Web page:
The more toxic and unpleasant the energy, the less effectively it serves performance and vice versa. Imagine you are about to have a chiropractic adjustment. Which energy quadrant would you want your chiropractor to be in? How would you feel if he entered the adjusting room angry and frustrated? What if he were disengaged and spacey? You want your chiropractor energized, confident, and upbeat.
Principle 2: Because energy capacity diminishes both with overuse and underuse, balance energy expenditure with intermittent energy renewal.
People rarely consider how much energy they are spending because they believe it is limitless. In fact, increased demand progressively depletes your energy reserves—especially in the absence of any effort to reverse the progressive loss of capacity that occurs with age. By training in all dimensions you can dramatically slow physical and mental decline, and even deepen your emotional and spiritual capacity until the very end of life.
The richest, happiest, and most productive people fully engage in the challenge at hand, but also disengage periodically to seek renewal. Many others, though, live their lives as if running in an endless marathon, pushing beyond healthy levels of exertion.
A long-distance runner may appear gaunt and sallow, whereas sprinters usually look powerful and eager to push themselves to their limits because, no matter how intense the demand they face, the finish line is clearly visible 100 or 200 meters down the track.
Learn to live your life as a series of sprints, fully engage for periods of time, and then disengage and seek renewal before jumping back into the fray.
Principle 3: To build capacity, push beyond your normal limits, training in the systematic way that elite athletes do.
Stress is not the enemy; instead, it is the key to growth. To build strength in a muscle, you must systematically stress it, expending energy beyond normal levels. At the end of a training session, functional capacity is diminished.
But give the muscle time to recover, and it grows stronger and better able to handle the next stimulus. This is how you build strength in every dimension of your life.
The limiting factor in building any muscle is that many people back off at the first sign of discomfort. To meet increased demands in your life, learn to systematically build and strengthen muscles wherever your capacity is insufficient. Any form of stress that prompts discomfort has the potential to expand your capacity—physically, mentally, emotionally, or spiritually— as long as it is followed by adequate recovery.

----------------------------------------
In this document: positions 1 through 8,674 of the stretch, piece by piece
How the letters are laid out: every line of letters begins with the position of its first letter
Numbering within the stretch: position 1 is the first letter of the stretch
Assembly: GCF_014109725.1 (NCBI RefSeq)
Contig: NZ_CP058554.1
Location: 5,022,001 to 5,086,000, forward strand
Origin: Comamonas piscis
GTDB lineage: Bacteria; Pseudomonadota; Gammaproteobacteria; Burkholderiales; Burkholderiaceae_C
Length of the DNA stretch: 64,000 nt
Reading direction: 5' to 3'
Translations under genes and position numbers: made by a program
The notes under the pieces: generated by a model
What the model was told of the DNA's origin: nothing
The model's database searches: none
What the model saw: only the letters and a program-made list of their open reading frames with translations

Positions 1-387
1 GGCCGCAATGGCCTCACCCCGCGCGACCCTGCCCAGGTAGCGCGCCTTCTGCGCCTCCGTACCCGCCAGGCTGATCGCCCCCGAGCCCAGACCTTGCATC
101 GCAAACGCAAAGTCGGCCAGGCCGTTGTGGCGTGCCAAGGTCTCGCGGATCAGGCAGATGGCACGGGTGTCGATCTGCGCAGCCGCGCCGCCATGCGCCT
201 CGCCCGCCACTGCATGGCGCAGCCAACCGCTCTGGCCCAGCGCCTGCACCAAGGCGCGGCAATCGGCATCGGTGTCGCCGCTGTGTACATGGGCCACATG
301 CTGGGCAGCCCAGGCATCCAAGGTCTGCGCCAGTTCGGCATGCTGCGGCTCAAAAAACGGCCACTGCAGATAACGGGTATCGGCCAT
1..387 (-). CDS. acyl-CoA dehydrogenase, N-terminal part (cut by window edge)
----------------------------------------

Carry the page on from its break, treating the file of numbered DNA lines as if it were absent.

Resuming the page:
Principle 4: Positive energy rituals, or routines for managing energy, are the key to full engagement and sustained high performance.
People are creatures of habit and most of what they do is automatic. What you did yesterday is what you are likely to do today. The problem with most efforts to change is that conscious effort can’t be sustained over the long haul. Willpower and self- discipline are far more limited resources than you may realize.
A positive ritual is a behavior that becomes automatic over time, fueled by some deeply held value. You do it largely on automatic pilot. The power of rituals is they help you use as little conscious energy as possible, leaving you free to strategically focus and apply your energy in creative, enriching ways.
Look at any part of your life in which you are consistently effective and you will find that certain habits help make that possible. Creating positive rituals is the most powerful and effective way to manage energy in the service of full engagement.
Mark Sanna, DC, ACRB Level II, FICC, is a member of the chiropractic Summit, the ACA Governor’s Advisory Board, and a board member of the Foundation for chiropractic Progress. He is the president and CEO of Breakthrough Coaching. He can be reached at 800-723-8423 or through mybreakthrough.com.